On November 21, 79-year-old Marilyn Joy Haight stopped at a grocery store near the intersection of Pioneer Blvd. at Lindale Street in Norwalk to pick up supplies for the next day’s Thanksgiving celebration. Minutes after leaving the store, LASD deputies at the Norwalk station began receiving reports that a woman was hit by a moving vehicle while crossing the street. Deputies arrived soon after and the victim was transported to the hospital where she later died of her injuries.

Initially, deputies didn’t know who she was until her family arrived at her house on Thanksgiving, discovered she wasn’t there, and called the Norwalk Sheriff Station to report her missing. Unfortunately, no description of the vehicle nor the suspect are available, though deputies are still investigating.

Hit-and-runs are covered under California Vehicle Code 20002 VC and are described as leaving the scene of an accident without first identifying yourself properly to others involved. The crime is typically charged as a misdemeanor when property is damaged, however if someone is injured or killed as a result of the hit-and-run, it can instead be charged as a felony under California Vehicle Code 20001 VC.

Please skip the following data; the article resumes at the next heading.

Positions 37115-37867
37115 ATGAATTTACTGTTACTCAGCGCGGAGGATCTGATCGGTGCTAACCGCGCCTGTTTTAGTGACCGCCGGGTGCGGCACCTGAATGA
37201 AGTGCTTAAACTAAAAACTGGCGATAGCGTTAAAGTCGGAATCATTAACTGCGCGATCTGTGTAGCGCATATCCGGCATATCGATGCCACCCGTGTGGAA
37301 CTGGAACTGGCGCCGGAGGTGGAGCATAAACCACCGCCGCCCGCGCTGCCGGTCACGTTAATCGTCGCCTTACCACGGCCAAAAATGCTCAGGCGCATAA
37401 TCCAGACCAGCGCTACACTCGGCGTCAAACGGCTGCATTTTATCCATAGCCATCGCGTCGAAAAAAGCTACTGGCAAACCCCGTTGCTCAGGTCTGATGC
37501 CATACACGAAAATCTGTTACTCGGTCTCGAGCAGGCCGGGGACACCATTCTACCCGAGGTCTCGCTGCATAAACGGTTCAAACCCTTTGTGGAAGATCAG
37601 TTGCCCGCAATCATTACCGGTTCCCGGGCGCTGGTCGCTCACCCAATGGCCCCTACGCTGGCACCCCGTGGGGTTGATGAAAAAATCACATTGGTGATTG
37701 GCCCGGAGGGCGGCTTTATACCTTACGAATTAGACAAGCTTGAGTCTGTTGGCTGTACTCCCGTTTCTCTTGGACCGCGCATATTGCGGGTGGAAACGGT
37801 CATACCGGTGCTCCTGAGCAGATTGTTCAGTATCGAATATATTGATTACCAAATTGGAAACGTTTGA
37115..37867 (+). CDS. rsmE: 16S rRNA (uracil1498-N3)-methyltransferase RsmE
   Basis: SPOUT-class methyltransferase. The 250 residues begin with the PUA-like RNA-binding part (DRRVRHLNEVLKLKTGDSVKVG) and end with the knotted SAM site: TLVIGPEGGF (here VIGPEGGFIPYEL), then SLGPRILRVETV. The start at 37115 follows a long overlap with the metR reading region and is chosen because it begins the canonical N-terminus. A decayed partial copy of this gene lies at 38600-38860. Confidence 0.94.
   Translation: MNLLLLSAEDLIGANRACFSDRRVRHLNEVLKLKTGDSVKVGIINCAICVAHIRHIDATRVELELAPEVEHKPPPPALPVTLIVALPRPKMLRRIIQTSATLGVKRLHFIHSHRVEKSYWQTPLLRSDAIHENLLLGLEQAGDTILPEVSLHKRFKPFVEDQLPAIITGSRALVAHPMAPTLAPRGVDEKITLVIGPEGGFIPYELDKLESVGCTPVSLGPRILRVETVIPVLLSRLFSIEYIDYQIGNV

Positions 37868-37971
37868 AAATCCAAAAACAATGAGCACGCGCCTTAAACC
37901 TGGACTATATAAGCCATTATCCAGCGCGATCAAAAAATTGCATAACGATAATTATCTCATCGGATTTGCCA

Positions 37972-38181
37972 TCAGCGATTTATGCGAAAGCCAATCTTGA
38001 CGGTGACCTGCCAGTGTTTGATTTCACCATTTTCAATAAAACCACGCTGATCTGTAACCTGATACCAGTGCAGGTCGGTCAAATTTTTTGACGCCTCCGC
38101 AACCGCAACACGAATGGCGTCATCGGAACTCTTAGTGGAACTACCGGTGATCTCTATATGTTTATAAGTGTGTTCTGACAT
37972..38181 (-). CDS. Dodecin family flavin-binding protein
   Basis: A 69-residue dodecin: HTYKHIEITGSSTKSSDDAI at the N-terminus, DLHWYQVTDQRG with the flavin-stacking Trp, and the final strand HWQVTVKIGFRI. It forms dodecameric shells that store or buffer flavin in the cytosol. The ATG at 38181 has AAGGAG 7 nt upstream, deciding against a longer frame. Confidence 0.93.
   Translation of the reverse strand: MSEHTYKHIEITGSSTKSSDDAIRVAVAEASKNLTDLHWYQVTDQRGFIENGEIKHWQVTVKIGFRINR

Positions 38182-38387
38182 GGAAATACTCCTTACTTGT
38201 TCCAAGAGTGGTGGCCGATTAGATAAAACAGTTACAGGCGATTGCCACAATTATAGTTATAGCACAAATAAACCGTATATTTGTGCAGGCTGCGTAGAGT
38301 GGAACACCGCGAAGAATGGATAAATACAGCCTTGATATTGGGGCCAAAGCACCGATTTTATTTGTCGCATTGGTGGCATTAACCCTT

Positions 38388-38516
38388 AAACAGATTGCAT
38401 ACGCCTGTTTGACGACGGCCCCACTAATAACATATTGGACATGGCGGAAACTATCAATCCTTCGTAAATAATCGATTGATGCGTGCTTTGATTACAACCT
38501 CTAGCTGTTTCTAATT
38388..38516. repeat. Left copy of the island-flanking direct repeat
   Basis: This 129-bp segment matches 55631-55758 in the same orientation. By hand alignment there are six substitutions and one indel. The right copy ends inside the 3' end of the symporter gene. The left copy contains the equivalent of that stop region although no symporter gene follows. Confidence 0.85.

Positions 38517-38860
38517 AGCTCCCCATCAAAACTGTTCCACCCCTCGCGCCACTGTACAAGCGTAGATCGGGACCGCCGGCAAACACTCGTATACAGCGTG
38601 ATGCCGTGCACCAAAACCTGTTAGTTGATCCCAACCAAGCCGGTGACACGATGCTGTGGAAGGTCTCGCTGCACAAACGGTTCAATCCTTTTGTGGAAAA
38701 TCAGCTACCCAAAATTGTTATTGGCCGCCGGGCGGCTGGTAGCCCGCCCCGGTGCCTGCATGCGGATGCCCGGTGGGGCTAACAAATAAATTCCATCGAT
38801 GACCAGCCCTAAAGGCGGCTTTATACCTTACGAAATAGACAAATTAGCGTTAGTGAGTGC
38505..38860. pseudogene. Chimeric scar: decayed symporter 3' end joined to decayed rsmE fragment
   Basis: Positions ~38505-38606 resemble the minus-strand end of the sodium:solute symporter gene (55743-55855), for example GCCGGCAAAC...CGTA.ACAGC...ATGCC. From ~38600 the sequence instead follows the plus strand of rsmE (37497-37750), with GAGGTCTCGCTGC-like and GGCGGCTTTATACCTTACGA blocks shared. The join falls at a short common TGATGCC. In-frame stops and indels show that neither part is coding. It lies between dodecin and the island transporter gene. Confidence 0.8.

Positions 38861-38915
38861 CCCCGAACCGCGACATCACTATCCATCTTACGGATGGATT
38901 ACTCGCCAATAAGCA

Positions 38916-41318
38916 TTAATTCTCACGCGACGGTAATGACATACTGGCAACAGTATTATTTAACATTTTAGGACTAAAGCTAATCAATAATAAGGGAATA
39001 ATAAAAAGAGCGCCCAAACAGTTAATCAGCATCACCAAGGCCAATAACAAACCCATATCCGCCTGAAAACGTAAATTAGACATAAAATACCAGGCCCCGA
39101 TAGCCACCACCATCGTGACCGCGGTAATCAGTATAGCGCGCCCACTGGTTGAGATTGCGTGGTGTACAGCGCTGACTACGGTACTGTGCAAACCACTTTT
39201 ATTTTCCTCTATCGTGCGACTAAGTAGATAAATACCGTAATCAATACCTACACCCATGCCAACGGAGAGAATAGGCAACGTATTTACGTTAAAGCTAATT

While VC 20001 is technically known as “felony hit-and-run,” it’s actually a “wobbler” that can result in misdemeanor charges, felony charges, or possibly both. If the hit-and-run is charged as a misdemeanor, whether under VC 20002 or VC 20001, the possible penalties include up to 3 years probation, up to 6 months in county jail, a fine of up to $1,000, restitution to the victim, and two points on the defendant’s DMV record. When charged as a felony, the possible penalties include between $1,000 and $10,000 in fines, and/or up to 4 years in California State prison if someone is seriously injured.